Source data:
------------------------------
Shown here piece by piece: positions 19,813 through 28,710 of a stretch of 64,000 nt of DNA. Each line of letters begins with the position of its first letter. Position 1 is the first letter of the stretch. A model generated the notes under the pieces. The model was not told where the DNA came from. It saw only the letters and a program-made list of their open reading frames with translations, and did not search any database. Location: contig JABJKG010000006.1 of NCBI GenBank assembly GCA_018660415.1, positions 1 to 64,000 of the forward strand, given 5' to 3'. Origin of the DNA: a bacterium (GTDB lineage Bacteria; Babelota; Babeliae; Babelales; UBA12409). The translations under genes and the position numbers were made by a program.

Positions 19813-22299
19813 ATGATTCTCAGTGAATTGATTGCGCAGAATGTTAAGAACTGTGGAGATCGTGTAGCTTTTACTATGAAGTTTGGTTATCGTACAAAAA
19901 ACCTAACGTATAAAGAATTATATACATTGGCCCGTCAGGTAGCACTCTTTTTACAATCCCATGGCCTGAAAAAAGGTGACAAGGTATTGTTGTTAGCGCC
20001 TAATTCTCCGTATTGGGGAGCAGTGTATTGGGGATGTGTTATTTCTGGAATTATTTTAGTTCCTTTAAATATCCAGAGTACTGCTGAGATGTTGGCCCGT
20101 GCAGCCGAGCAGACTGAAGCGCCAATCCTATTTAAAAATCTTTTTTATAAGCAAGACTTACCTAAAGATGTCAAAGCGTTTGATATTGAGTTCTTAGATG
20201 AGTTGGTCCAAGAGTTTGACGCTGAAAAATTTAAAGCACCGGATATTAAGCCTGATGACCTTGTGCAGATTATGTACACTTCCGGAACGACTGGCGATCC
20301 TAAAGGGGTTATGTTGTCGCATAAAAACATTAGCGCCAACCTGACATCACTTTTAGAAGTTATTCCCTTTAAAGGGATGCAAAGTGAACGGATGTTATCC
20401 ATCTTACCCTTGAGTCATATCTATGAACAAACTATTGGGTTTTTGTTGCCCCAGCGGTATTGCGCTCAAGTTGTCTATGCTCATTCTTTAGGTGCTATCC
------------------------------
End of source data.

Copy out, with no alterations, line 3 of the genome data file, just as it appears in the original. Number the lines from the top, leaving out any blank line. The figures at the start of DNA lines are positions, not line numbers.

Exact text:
19813 ATGATTCTCAGTGAATTGATTGCGCAGAATGTTAAGAACTGTGGAGATCGTGTAGCTTTTACTATGAAGTTTGGTTATCGTACAAAAA